This is one of the most FRUSTRATING books I have read in a long time! It had the potential to be truly incredible, but in my opinion really dropped the ball. This could have used another round of edits and sensitivity readers who might have caught some things. I wouldn't be surprised if a lot of people give high ratings to this though because

1) It has a fantastic concept! The first plus-size woman on a Bachelorette-type show? Sign me up!
2) It's very easy to read. I breezed through it and there's a lot that fun and melodramatic, especially if you are a Bachelor fan, which I am. (Despite recognizing it's real problems with diversity, which I was excited to see addressed!)

HOWEVER I've got issues with it. And they are mostly things that could have easily been fixed with the above suggestion- namely more editing and sensitivity readers!

1) This is marketed as body positive with fierce and fashionable plus-size heroine looking for love. I was anticipating a heroine who loves herself and her body, and is ready to put herself out there, knowing there are men who will be interested. And I was READY for it! Ready for a heroine I could identify with and root for as she she undermines problematic standards of beauty.

Instead what we get is a heroine who puts up a good facade, but internally is deeply, painfully insecure and refuses to believe that conventionally attractive men could be into her, despite CLEAR EVIDENCE to the contrary! She's so whiny about it and spends way too much time thinking and talking about how she's too fat for these men to actually want to be with her. Not to mention the fact that she spent YEARS pining after this guy who was a shitty friend, even after he was in a long term relationship. Early on in the book she sleeps with him while he is ENGAGED to someone else, and then is devastated when he ghosts her! She's 30 years old and has the emotional maturity of a college student. And this is a heroine I'm supposed to be identifying with and rooting for? Nope. Sorry, this is not what I signed up for.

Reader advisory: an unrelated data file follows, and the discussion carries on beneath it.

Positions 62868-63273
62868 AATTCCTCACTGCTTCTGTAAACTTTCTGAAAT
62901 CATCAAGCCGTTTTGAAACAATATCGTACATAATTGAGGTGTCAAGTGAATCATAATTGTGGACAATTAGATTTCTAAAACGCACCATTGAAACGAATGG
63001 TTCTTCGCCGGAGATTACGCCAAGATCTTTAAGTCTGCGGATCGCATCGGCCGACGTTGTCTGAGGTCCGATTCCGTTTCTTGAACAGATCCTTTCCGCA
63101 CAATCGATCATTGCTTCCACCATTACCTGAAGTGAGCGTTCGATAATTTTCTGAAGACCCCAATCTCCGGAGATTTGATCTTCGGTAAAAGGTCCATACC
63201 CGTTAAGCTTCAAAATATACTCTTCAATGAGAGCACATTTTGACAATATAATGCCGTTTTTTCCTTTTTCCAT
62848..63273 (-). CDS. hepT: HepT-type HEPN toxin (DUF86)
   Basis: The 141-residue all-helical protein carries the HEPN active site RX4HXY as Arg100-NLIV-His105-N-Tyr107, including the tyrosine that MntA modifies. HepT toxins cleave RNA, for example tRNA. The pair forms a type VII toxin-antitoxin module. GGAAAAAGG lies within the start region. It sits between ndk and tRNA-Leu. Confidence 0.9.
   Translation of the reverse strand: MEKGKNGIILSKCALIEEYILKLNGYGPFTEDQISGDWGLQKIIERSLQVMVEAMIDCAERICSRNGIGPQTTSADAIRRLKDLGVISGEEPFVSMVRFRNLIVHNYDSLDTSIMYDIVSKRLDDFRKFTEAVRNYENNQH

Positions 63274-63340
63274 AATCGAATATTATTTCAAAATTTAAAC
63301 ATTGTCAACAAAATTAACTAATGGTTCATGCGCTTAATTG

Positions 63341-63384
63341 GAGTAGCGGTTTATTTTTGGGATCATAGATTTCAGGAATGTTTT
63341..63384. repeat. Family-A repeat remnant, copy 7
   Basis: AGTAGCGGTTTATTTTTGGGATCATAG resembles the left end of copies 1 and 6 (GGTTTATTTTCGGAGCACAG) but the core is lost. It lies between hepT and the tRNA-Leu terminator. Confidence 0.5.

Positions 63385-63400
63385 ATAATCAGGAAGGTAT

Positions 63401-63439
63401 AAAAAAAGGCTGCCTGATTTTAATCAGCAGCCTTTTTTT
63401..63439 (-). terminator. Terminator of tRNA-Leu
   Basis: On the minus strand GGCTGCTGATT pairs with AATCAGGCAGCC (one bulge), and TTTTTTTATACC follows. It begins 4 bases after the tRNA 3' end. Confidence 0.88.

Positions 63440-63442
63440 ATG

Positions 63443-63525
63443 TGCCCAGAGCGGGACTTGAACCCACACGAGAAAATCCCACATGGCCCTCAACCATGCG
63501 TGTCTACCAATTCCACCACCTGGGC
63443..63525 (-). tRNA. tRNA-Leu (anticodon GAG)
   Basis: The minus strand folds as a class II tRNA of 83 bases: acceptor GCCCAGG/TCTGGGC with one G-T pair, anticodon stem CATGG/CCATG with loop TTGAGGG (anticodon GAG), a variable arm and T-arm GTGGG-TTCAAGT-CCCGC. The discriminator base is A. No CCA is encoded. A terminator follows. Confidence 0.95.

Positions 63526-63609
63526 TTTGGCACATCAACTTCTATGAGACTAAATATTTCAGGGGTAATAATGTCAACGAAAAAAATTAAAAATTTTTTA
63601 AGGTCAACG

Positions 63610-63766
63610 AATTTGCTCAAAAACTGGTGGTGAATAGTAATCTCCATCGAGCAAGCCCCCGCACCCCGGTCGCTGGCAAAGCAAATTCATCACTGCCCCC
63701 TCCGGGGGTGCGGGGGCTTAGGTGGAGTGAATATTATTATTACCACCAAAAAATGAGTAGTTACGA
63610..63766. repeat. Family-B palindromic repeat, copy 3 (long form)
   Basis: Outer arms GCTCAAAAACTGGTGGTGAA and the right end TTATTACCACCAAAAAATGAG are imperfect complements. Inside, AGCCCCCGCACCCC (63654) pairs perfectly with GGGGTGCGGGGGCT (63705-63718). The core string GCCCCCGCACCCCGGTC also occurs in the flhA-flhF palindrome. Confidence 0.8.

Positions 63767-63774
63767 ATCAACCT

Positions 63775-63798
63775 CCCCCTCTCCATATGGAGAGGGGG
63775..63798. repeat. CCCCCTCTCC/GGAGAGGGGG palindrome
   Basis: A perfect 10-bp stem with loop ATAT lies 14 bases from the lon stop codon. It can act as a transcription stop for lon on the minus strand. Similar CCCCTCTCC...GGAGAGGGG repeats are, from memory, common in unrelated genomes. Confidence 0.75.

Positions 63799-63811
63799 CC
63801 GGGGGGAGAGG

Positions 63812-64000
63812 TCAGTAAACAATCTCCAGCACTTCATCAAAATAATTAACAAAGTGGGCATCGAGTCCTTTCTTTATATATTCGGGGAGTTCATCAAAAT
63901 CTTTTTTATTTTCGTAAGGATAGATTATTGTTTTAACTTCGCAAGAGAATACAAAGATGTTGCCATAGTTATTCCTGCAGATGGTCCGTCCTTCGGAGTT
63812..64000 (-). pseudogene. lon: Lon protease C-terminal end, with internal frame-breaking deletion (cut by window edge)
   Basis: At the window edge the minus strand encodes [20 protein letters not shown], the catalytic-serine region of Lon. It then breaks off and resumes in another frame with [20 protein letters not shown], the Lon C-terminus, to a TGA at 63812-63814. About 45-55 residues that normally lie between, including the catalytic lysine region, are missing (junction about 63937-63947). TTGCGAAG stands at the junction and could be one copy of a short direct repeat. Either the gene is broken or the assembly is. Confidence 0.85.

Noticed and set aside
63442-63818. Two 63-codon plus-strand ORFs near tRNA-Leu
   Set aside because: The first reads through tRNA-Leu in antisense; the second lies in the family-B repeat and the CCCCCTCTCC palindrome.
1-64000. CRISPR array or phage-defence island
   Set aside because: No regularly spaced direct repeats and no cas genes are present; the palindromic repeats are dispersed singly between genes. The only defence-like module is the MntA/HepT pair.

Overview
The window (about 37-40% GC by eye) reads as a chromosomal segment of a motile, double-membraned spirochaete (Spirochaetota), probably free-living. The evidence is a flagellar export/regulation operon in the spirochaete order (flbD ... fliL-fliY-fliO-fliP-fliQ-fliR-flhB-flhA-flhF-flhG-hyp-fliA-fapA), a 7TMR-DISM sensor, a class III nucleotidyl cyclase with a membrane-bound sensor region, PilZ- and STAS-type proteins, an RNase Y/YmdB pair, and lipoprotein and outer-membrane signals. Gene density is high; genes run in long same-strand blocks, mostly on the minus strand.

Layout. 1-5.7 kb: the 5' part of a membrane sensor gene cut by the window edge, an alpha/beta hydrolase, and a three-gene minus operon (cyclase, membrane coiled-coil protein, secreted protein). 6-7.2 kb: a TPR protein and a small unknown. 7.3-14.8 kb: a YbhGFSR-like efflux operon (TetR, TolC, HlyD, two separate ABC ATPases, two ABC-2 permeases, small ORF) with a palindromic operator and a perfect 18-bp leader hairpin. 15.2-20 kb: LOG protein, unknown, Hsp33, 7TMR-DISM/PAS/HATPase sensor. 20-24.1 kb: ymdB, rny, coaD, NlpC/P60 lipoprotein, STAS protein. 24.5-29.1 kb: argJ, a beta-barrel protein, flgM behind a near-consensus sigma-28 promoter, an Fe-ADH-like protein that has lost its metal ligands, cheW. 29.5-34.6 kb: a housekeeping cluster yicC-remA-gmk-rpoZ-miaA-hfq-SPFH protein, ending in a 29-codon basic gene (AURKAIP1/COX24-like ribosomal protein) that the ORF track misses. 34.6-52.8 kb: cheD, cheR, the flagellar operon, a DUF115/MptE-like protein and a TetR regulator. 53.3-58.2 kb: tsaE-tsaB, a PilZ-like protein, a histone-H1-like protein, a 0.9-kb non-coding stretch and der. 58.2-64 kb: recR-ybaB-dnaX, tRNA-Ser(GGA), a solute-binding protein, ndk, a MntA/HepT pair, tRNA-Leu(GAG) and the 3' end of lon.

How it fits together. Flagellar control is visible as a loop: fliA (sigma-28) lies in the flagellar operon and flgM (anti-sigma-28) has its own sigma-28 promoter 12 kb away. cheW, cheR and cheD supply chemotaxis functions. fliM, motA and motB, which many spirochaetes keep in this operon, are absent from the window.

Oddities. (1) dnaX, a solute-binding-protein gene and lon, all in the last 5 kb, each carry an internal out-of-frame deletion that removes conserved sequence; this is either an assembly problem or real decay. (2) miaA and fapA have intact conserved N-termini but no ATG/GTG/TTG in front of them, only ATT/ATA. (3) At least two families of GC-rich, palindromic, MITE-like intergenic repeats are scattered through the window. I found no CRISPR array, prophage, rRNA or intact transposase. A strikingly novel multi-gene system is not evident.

At the show reunion she suddenly begins spouting all these mature and thoughtful things and it's a complete 180 for her character in a completely unbelievable way. Where was all this maturity and confidence when you were actually on the show?! Not that you can't have a heroine who has moments of insecurity or is hurt by the nastiness of internet trolls, but this ventured so far beyond that it's scarcely relevant.